This week's book giveaway is in the OO, Patterns, UML and Refactoring forum. We're giving away four copies of Refactoring for Software Design Smells: Managing Technical Debt and have Girish Suryanarayana, Ganesh Samarthyam & Tushar Sharma on-line! See this thread for details.
Very good question! I really had to think about it. It's because the T in asList(T... a) can only be an object and not a primitive.
But the int is an object (arrays extend object) therefor it does compile and it returns List<int>. I'm surprised there aren't overloaded methods available for primitives because other methods in the Arrays class do have them.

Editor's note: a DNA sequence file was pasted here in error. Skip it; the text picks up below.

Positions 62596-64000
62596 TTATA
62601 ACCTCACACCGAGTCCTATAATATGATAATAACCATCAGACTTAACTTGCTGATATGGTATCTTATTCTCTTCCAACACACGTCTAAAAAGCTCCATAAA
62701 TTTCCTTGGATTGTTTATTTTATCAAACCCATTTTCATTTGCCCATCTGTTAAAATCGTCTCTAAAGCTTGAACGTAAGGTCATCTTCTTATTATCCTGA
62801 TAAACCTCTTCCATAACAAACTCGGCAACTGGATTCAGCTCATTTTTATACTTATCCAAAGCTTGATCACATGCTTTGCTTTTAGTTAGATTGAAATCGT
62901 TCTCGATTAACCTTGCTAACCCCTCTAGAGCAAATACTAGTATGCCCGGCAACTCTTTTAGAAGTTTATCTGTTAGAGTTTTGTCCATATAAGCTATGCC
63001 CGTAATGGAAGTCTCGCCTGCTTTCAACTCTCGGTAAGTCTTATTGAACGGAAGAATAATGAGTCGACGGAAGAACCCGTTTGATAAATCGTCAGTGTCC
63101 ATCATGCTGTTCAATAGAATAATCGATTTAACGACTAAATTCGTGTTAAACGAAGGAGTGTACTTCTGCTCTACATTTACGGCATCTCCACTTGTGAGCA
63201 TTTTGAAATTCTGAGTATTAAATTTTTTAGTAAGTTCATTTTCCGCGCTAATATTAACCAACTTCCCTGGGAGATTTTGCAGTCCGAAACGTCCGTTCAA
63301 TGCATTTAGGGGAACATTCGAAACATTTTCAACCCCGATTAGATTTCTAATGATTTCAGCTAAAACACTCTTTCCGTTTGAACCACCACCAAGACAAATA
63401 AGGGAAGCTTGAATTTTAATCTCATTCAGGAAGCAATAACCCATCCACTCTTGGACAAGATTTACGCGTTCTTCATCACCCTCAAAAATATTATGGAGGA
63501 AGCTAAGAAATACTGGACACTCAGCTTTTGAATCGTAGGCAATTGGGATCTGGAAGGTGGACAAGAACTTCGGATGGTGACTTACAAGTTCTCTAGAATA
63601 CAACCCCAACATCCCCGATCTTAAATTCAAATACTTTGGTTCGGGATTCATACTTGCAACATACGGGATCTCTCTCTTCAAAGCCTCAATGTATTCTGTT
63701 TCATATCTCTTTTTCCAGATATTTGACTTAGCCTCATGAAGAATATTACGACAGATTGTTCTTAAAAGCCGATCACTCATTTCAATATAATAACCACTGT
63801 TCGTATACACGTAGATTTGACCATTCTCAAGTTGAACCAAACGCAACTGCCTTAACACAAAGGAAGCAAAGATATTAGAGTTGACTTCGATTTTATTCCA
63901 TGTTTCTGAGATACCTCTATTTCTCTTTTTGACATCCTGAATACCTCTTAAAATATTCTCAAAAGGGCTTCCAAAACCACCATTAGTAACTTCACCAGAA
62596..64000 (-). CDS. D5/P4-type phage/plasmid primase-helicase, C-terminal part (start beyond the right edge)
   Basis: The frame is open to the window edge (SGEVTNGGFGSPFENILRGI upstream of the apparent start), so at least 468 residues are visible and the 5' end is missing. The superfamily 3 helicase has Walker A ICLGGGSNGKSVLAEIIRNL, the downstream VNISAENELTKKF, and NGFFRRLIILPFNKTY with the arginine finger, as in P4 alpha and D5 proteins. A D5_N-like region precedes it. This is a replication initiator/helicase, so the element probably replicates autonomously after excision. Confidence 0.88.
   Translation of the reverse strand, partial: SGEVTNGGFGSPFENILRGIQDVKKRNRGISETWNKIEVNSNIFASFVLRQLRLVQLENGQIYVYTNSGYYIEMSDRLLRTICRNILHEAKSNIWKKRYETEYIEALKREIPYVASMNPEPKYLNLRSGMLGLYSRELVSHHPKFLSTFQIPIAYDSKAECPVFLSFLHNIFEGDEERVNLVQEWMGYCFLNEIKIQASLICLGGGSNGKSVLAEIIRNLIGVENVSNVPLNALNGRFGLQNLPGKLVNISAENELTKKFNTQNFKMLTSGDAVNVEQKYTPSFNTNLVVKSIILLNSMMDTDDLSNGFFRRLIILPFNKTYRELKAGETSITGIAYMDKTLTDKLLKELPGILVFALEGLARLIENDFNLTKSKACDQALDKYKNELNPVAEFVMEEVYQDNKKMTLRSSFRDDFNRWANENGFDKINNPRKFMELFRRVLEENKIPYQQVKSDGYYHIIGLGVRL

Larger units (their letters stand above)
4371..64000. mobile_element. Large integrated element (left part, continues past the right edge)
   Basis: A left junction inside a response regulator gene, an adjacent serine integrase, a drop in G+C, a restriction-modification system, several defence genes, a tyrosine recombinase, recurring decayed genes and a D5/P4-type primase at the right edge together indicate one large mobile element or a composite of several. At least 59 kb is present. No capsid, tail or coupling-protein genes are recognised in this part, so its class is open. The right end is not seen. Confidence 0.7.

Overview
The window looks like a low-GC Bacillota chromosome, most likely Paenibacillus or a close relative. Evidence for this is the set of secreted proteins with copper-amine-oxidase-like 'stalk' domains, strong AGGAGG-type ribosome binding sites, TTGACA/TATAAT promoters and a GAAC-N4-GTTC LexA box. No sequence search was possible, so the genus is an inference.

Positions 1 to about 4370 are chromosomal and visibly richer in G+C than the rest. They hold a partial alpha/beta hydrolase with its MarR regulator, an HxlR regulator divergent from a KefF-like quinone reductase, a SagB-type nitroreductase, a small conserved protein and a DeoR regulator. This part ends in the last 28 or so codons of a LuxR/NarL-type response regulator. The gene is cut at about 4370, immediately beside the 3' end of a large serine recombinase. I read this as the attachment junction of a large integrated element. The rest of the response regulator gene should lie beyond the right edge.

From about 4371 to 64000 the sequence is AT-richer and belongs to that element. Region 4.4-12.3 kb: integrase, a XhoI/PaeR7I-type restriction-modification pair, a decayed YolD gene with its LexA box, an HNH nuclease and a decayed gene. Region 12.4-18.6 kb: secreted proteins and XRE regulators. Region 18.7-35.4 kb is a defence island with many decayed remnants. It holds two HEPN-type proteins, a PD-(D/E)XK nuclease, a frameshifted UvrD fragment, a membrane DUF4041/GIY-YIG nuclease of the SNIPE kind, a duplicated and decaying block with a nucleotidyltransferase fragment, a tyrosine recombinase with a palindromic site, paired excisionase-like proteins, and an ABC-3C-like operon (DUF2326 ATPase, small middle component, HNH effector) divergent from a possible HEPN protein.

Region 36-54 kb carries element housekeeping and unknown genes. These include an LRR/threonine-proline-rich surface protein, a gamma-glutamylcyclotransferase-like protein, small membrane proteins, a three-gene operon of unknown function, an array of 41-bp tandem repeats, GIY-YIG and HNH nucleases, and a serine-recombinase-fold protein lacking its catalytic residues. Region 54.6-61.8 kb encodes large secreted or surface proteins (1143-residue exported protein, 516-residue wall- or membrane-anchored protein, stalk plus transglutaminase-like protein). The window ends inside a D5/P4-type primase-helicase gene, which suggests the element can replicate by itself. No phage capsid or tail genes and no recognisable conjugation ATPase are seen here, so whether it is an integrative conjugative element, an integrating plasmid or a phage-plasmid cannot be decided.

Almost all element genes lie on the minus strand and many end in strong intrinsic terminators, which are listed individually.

"Any fool can write code that a computer can understand. Good programmers write code that humans can understand." --- Martin Fowler
Please correct my English.
The algorithm used by the compiler for the resolution of overloaded methods
incorporates the following phases:
1. It first performs overload resolution without permitting boxing, unboxing, or
the use of a varargs call.
2. If phase (1) fails, it performs overload resolution allowing boxing and unboxing,
but excluding the use of a varargs call.
3. If phase (2) fails, it performs overload resolution combining a varargs call,
boxing, and unboxing.
Source : Book By
Khalid A. Mughal
Rolf W. Rasmussen